Tag Archives: anger

Fear, Anger, and Dying a Slow Death

angerIt feels wrong to complain. With all the horrific things going on in the world, I am really and truly grateful, way down deep.

But times like this tend to transport me to days in the not so distant past where I was existing on the dregs of yesterday’s coffee and whatever sugary treat I had baked for “the kids”. Juggling three children along with the denial of my pent up anger, my feelings of never-quite-doing-it-all-good-enough, and my fear of the unknown was wreaking havoc on me.  I was exhausted.

Rolling out of bed in the morning was an act of sheer will.

I knew I wasn’t supposed to complain. To rock the boat. My marriage was not ideal, but I said vows, and I didn’t believe in quitting, so tough luck. My middle daughter had special needs that I was continually struggling to understand, but I had suffered the loss of her older brother, so I would suck this up too.

The result was a slow death of who I was because I could not reconcile the pain I endured, building walls around it to try protect myself from further damage.

Desperately afraid of the next wallop that I could not predict or control.

Maybe it would be an accident involving either my oldest or youngest daughter.

Maybe a freak natural disaster, like a tornado, would flatten our house and we’d be left homeless.

Maybe there’d be a fire and I would survive, but barely.

Or an intruder, or a stalker, or a drunk driver, or a wild cat prowling too close to our home, or, or, or…

Fear is debilitating. It sucks the very life out of you, leaving no room for anything else. And it got free reign in my little world because I couldn’t trust that God was good. To me.  You know, beyond sending Jesus to die and give me a ticket to eternity if I wanted it.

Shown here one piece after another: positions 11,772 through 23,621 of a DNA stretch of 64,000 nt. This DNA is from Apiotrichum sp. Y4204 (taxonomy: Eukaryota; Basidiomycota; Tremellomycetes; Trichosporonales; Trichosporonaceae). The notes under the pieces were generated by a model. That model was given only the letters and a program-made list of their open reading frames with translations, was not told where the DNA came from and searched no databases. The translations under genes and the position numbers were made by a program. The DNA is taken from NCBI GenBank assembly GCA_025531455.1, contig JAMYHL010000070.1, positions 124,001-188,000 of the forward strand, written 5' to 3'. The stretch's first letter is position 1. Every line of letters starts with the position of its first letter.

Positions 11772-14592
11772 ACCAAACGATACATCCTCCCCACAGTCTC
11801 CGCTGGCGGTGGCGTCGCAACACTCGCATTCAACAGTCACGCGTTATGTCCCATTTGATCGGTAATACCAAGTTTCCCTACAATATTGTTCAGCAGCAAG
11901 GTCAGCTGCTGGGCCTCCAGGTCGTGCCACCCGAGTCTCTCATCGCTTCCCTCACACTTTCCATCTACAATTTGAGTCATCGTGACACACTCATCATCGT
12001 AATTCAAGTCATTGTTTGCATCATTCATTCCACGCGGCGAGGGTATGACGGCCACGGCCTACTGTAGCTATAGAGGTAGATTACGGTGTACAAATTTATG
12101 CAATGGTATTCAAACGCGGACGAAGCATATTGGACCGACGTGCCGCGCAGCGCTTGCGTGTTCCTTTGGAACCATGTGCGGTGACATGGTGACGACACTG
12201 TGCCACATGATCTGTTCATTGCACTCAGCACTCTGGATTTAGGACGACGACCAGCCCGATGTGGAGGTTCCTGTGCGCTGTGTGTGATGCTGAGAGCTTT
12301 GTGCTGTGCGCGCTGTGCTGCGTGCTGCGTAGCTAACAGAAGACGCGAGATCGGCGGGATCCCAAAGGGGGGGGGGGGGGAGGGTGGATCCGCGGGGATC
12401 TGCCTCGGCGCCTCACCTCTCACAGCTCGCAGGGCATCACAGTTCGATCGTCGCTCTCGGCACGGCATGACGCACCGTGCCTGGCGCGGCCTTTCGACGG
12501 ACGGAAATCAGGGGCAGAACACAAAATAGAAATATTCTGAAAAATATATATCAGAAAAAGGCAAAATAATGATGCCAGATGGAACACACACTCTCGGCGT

As a result, anger was the go-to emotion for years, fueled by my fear of … everything.

What a way to live.

I was completely at a loss as to how to stop the continual anger until I was able to reconcile that fear was at the root of it all. Fear was the reason I was dying a slow, uncomfortable death.

So what now?

Well, interestingly enough, it’s right around this particular time of enlightenment when God began to woo me. Began to teach me that He is good, and that He can bring good out of my pain. I would have preferred no pain at all, but since we were past that point I found myself drawn to know more. And as I drew closer to Him, He came closer to me, just like He promises. He taught me to trust Him in various ways, and spoke to my heart so softly, so firmly, that I slowly learned to live again. To breathe again.

Rediscovering who Sheavaun is has been a bit of an adventure, but I am grateful that I did not remain in a charred heap, never to experience the full life I was promised.

I am not a particularly “special” project for God. It’s not just for me, this change from a slow death to new life. It’s for you too. All it takes is a first step, and the willingness to hear Him, to rant and rave in His presence, and allow Him to persuade your heart to trust Him.

I hope you do.

So on days like today where I feel frustrated with my circumstances, and feel tired of waiting for things to turn around, I know I can lay it all out with this God who loves me and has made an unnecessary effort to convince me that He is trustworthy. And I can rest.

Living life is good.

– love,

Shev

Shameful Little Secrets

embarrassment       Sharp intake of breath. Right hand rubs my forehead, covering my eyes. Barely audible groan. Whoosh of exhaled breath. Stomach in knots.

That’s what happens when something crosses my mind to remind me of an embarrassing moment, a poor judgement call, a foot-in-the-mouth episode, colorful language I let fly without thinking, or anything else I’ve done that now makes me cringe. These moments still take me by surprise, and tend to plunge me into a mud hole of despair. My shameful little secrets grab me by the throat with no intention of letting go.

I shake my head in disbelief as I recall the people I have hurt, or embarrassment I’ve incurred. What brings tears to my eyes is knowing I have besmirched the name of God countless times by my ignorance, my hot temper, bad 1st impression, or a poorly handled situation. For most of my life I have lived under the category heading of  ‘Christian’. I’ve attended church, youth group, camp, mission trips, and even traveled through the U.S. singing in churches about love and blessings. Yet I still behaved poorly. I would be one of those wretched souls who cause someone that does not know God to look and say “no thanks, if that’s what it means to be a Christian, I don’t want it.”

Believing that it was completely up to me to muster up enough love and control to better my life and be a good example, I deemed myself a failure. A lost cause. 1 Corinthians 13 -the famous Love chapter in the Bible – was avoided at all costs lest I be reminded of my lack of fortitude in that area. I did not have enough love, no matter how deep I dug.